Top 6 boneheaded misconceptions of first time entrepreneurs
I’ve had some pretty boneheaded ideas since I started grubhub.com. As I’ve shepherded my idea to a hobby and then to a real business I’ve had the fortune of being able to recognize some of those mistakes. Actually, I’ve had the fortune of being surrounded by folks who can point out misconceptions and who have been upfront with me. This process of learning from bumbling mistakes investors like to call seasoning.
I have noticed that some of these ideas have come up repeatedly. Many of the other entrepreneurs and would-be CEOs I’ve met have struggled with these same ideas.
1. I have no competition
When I first thought about competition, I had a mental image of a rival gladiator. Somebody out to get me. This foe will stop at nothing to steal customers that should rightly be mine. They will woo investors with false tales of better products and superior talent. Jerks.
Back in reality, I couldn’t think of any individual companies that fit this description. Sure there were a few others out there, but the pool of customers we were selling to was large enough that it didn’t seem like we had any friction.
This is entirely the wrong view of competition. Superficial competition is “the other companies that do something similar to me.” Real competition is “the companies that earn dollars from customers that they might spend on our product.”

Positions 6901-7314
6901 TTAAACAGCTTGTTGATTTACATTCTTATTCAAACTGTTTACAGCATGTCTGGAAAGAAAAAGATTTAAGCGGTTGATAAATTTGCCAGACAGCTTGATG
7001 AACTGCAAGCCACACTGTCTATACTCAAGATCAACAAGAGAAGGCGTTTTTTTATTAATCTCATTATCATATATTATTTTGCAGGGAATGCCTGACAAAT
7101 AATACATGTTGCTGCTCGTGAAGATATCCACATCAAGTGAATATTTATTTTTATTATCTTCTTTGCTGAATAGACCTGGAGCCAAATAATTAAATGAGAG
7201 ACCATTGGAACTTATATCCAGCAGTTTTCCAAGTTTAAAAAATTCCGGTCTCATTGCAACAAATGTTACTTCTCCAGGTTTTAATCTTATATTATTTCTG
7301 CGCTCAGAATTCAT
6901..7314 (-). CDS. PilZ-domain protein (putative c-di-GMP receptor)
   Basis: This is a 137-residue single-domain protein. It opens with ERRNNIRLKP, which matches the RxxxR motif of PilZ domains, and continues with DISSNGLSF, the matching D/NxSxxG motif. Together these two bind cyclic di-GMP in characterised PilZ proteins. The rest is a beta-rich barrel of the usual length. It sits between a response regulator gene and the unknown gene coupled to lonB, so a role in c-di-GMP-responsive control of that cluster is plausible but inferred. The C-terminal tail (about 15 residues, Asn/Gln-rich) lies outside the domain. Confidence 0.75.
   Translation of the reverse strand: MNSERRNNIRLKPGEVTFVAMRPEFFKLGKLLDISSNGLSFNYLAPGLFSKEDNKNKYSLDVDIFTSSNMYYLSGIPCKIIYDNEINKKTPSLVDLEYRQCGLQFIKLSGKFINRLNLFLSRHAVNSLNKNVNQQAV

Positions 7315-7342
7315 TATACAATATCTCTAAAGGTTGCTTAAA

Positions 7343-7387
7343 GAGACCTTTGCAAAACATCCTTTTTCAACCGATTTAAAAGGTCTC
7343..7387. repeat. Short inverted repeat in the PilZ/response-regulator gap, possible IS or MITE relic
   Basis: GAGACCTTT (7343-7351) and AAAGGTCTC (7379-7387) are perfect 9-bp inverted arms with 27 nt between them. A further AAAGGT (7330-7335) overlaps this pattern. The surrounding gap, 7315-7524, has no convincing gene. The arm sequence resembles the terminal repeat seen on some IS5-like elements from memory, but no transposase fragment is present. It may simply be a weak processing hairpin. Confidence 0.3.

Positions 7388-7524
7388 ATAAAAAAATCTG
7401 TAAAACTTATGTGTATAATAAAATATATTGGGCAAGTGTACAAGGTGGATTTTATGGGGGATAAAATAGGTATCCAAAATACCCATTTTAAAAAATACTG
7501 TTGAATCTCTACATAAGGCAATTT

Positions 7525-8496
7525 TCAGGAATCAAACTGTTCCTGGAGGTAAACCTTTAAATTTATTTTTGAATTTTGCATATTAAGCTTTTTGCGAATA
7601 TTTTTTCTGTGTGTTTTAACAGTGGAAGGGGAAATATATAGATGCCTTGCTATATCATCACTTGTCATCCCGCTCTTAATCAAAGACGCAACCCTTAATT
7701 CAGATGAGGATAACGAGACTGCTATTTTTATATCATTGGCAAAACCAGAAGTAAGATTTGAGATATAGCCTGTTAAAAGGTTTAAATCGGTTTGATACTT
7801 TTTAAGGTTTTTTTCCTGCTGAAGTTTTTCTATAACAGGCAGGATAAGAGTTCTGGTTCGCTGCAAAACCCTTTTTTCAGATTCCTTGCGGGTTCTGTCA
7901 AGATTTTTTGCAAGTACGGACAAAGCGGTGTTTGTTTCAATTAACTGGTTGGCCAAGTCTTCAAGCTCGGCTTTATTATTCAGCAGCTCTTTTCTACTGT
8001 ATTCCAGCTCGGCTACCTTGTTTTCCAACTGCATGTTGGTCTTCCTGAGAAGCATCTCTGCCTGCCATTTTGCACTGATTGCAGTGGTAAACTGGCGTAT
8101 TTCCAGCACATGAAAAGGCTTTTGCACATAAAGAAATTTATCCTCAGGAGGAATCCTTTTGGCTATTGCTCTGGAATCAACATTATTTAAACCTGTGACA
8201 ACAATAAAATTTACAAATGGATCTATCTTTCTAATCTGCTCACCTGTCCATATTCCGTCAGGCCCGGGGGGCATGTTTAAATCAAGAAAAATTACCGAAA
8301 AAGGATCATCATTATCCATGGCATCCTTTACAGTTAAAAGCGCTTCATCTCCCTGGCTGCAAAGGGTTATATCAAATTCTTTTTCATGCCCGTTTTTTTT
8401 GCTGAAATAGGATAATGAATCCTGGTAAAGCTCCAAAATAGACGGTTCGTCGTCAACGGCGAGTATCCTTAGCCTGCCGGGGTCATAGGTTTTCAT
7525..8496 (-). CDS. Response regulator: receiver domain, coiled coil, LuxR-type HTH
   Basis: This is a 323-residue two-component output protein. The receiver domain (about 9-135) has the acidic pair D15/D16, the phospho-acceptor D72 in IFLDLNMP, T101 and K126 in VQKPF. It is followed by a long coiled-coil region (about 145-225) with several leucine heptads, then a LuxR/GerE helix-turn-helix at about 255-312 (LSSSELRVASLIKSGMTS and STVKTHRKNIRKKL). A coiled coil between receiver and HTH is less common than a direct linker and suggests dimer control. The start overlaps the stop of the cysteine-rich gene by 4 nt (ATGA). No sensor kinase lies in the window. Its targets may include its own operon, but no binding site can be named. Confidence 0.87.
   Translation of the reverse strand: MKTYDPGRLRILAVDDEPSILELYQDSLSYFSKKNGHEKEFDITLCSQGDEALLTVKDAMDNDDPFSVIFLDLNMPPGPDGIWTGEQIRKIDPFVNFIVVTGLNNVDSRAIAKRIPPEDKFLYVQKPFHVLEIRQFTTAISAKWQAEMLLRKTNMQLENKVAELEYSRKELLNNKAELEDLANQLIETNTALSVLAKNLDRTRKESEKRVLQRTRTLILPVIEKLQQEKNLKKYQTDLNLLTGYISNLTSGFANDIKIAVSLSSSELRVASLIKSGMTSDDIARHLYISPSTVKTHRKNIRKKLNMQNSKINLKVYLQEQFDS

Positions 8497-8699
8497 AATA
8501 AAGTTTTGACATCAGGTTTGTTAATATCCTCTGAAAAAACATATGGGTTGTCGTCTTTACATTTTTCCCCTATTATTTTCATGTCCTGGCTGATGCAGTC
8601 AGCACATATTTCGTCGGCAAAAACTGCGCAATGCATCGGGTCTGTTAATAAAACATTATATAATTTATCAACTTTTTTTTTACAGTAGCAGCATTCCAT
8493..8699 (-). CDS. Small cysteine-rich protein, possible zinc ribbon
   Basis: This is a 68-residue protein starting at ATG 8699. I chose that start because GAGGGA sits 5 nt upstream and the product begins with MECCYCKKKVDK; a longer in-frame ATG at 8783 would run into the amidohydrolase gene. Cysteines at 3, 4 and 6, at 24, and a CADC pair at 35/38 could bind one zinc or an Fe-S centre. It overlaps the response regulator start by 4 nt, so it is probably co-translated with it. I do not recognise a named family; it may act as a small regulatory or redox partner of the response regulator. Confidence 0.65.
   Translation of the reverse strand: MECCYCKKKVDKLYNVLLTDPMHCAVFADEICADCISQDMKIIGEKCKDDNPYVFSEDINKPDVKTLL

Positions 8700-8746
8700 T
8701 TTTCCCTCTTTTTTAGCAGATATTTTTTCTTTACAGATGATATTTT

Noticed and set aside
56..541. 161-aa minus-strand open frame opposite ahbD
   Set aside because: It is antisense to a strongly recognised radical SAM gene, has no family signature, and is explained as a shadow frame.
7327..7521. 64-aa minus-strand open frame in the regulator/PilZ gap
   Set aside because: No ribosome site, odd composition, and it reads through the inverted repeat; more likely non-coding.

2. I’m going to succeed because I’m smarter than my competition
So now that I have identified my competition…how am I going to get clients to give me their cash instead of those other blockheads. Because I am smarter!
Wrong. Entrepreneurs are like drivers, every single one of them thinks they are better than average. The meat of most businesses doesn’t take huge mental power. Usually things like vision, organization, patience, discipline and humility are the factors that drive success.
I’d put my bets on folks who pursue the question “What are we best in the world at?”. In Good to Great author Jim Collins points this out as one of the critical factors for competitive defensibility.
3. My time is free.
I started my business as a web developer. So, I was able to write the website without hiring any help. Eventually I started selling, and keeping books and invoicing, being a lawyer and breaking kneecaps for collections (I live in Chicago, that’s how we do things.) I was probably putting in about 90 hours a week. Whenever something else needed doing, I’d just work harder and longer. No cost!
The cost isn’t in dollars, it is in opportunity. The essential question is “If I do X, what other thing Y will I not be able to do?” This leads very quickly to listing and prioritizing. One can’t determine the most important opportunity unless they can identify the non important tasks comprehensively. A list and prioritization of the top 10 todo items is extremely hard because it requires 9 hard choices.